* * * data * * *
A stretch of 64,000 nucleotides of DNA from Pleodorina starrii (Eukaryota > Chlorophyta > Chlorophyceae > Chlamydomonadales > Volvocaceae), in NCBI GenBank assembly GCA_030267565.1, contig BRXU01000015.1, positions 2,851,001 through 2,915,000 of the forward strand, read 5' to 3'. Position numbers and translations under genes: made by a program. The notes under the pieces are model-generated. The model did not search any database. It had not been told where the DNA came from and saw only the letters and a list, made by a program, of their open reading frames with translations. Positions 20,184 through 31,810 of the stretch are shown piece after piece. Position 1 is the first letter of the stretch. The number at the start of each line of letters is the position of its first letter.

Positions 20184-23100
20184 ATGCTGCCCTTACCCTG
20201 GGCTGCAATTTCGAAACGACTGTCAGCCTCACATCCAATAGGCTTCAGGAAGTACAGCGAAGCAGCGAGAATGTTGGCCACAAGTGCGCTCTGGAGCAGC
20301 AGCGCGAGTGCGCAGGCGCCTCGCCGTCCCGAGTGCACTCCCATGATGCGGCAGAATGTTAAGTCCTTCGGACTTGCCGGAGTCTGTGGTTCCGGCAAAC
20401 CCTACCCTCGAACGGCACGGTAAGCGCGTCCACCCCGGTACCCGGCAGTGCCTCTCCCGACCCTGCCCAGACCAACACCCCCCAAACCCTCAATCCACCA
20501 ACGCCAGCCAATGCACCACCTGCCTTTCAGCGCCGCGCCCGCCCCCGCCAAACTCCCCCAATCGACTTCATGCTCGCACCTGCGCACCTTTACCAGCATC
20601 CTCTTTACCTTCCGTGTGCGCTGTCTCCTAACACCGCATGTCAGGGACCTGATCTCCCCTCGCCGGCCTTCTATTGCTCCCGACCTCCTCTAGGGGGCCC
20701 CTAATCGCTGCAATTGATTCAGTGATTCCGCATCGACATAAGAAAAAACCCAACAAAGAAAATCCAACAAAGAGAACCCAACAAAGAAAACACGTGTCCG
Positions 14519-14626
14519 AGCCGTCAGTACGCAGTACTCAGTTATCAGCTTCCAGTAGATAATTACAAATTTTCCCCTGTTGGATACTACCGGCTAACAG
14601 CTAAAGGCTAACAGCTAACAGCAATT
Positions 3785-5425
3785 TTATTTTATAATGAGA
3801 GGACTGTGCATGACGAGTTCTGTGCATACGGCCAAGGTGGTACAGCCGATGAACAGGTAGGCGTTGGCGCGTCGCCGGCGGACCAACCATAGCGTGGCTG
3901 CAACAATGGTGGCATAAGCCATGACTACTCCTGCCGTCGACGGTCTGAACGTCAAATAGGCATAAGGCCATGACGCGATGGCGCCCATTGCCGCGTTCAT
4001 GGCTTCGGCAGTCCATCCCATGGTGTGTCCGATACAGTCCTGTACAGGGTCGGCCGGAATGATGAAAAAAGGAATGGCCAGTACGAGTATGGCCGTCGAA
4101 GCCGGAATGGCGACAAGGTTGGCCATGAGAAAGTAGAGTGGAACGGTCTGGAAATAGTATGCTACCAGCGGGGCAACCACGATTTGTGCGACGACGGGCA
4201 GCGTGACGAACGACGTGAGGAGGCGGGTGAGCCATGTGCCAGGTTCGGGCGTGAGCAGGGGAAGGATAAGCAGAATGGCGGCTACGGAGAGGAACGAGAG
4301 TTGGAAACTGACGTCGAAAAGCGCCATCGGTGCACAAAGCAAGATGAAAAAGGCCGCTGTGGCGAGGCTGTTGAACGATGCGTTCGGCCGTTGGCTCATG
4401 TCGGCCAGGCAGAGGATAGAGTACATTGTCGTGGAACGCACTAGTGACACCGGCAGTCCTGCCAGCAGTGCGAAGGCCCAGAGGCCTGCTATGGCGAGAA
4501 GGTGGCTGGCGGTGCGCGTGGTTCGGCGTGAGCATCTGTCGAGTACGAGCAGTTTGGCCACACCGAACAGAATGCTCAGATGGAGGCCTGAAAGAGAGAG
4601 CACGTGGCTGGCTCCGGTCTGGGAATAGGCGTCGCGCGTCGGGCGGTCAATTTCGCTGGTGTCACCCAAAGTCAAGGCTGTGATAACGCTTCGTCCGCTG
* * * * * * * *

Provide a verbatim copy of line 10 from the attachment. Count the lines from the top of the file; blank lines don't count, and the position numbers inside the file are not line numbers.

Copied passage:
Positions 14519-14626